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A carcinogen is any substance that can cause cancer. Your pet may encounter carcinogens by consuming certain foods, medications, lifestyle factors, or other environmental exposures. Experts have classified over 500 substances as definitive, probable, or possible carcinogens. Carcinogen identification is critical for limiting your pet’s exposure. Several factors influence whether a carcinogen will lead to cancer in pets, including the extent and duration of carcinogen exposure and the pet’s genetic background.

How does a carcinogen cause cancer?

Carcinogens can cause cancer by interacting with DNA, disrupting the function of cells.  DNA damage occurs when its sequence changes, leading to a mutation. Mutations can cause uncontrolled cell division or prevent regulated cell death. The unrestrained cell division ultimately leads to the formation of a tumor, which may spread to other parts of the body, causing cancer. This spread is known as metastasis.

Carcinogens, cancer, and your pets

Many chemicals have made their way into our homes to make our lives easier and more efficient. For example, we find them in our kitchens (triclosan in antibacterial soap), laundry (sodium lauryl sulfate in soap), backyard (pesticides), and even our wardrobes (dyes, formaldehyde). However, certain chemicals can be carcinogenic that may be harmful to you and your four-legged friend. The table below lists what chemicals may increase your pet’s cancer development risk.

Table 1. Categories of substances that can affect your pet’s risk of cancer

Agent Examples
Infectious agents some viruses
Medical radiation X-ray
Ultraviolet light sun exposure, tanning beds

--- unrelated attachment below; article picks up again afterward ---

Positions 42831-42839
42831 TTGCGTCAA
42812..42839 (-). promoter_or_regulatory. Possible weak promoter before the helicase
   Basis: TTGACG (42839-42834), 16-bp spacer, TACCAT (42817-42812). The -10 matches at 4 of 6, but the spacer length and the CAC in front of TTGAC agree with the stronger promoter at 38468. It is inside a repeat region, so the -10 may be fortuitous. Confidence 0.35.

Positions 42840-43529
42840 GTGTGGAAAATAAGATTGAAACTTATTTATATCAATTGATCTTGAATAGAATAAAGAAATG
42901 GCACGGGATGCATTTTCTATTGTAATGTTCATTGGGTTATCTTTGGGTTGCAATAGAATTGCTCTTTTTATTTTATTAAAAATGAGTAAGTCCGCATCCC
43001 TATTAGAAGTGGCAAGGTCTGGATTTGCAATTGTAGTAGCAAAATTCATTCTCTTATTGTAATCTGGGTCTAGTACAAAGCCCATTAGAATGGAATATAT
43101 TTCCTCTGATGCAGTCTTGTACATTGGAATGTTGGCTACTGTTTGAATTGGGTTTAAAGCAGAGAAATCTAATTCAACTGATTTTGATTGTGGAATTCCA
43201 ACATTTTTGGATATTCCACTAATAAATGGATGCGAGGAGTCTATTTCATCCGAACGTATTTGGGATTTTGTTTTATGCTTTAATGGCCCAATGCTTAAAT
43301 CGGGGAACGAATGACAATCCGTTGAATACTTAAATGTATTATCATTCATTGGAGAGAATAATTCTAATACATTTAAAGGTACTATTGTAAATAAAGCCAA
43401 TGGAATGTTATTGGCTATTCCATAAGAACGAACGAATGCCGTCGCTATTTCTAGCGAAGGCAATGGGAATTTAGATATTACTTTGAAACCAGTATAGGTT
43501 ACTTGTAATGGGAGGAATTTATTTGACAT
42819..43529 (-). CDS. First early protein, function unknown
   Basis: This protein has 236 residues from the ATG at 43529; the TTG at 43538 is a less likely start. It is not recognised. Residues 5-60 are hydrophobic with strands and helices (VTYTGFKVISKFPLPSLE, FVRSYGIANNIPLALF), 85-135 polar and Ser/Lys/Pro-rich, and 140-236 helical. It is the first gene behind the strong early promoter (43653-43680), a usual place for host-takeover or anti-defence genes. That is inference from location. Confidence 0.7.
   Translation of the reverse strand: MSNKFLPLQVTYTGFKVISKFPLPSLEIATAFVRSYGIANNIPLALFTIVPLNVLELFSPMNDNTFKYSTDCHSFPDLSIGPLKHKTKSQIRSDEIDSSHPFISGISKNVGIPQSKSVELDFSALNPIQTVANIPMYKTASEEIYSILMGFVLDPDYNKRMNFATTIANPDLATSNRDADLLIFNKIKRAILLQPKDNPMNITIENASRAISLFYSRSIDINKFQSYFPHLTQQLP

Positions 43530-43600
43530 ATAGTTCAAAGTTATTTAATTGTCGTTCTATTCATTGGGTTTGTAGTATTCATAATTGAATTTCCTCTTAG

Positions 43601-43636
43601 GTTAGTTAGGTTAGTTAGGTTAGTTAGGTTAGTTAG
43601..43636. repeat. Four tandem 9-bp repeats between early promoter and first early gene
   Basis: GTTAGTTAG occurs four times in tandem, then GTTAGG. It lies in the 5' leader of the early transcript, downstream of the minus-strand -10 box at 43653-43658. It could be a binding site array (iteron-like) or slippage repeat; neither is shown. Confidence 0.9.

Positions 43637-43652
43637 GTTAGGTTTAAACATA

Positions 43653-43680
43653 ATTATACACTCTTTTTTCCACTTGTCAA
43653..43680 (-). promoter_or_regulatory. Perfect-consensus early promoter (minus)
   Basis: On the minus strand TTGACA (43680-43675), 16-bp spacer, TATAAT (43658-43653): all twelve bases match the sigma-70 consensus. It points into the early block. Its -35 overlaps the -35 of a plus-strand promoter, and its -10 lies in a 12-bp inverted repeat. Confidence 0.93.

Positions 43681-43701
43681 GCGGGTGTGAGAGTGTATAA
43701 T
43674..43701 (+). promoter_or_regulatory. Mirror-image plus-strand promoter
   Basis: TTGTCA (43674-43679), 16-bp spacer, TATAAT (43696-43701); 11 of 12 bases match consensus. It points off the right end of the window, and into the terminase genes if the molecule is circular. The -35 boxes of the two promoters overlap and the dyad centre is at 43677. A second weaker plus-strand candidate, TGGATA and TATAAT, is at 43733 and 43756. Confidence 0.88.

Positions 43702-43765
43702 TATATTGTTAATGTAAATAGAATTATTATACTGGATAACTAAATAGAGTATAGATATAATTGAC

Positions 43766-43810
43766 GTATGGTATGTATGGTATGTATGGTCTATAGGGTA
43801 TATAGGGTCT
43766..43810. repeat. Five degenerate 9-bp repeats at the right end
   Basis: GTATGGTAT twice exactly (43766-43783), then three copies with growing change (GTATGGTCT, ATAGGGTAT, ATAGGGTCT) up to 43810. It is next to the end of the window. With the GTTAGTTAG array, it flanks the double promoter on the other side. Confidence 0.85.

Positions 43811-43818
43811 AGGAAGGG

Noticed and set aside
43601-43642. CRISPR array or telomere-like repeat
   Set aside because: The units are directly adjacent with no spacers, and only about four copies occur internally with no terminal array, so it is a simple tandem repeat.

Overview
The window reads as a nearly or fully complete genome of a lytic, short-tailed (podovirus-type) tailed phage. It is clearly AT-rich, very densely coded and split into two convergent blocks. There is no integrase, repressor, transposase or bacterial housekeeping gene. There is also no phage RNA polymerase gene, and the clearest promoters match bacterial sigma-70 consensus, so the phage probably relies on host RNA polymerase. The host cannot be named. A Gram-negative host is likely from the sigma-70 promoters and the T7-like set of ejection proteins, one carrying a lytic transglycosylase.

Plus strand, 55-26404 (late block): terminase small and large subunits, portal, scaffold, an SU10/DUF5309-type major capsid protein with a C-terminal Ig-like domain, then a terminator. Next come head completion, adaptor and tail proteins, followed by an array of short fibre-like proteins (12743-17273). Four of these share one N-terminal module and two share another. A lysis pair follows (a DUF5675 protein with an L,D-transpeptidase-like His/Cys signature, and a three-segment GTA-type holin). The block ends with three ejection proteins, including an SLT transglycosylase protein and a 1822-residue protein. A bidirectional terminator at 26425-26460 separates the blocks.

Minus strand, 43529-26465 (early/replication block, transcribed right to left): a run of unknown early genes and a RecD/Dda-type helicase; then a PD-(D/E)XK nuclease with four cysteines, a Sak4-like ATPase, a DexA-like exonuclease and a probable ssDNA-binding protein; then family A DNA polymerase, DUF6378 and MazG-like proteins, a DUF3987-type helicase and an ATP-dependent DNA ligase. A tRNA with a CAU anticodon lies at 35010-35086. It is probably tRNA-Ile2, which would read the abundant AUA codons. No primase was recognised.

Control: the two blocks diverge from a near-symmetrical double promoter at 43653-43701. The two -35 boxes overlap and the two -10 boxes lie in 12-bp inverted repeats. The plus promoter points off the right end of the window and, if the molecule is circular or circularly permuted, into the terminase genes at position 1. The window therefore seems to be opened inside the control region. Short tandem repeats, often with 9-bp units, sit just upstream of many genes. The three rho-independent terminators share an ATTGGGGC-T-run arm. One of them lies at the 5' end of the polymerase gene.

Pollutants engine exhaust, fire smoke, tobacco smoke, power plant pollutants
Chemicals asbestos, nickel, cadmium, radon, vinyl chloride, benzene


How are carcinogens identified?

Researchers use the following ways to identify a carcinogen:

    1. Molecular structure analysis:  Researchers compare chemical structures to previously identified carcinogens.
    1. Epidemiological studies: Scientists look at population data to see if there is a correlation between exposure to a substance and cancer.
    1. Laboratory tests: Scientists expose cells or lab animals to a suspected carcinogen and observe cancer incidence.

It is important to note that laboratory studies are experimental investigations conducted in a controlled setting with predetermined variables of interest, including the dose of treatment.

To induce cancer in an experimental setting, researchers may expose animals to either a fake treatment (placebo) or a range of doses that include low, medium, or high amounts of the chemical of interest. Studies should show how these doses translate to real-world conditions and how the results impact your pet. It is also important to consider the following:

    1. What the study is assessing, such as variables, endpoints, and outcome.
    1. The study design, such as how the chemical is administered and for how long.
    1. The strain of cells or breed of animal used.
    1. Conclusions of the study.
    1. Whether these results are consistent with those from other peer-reviewed published studies.

If you find a study demonstrating a substance as a carcinogen, consider reducing your pet’s exposure to the chemical to minimize the risk of cancer development.

What are the regulating bodies?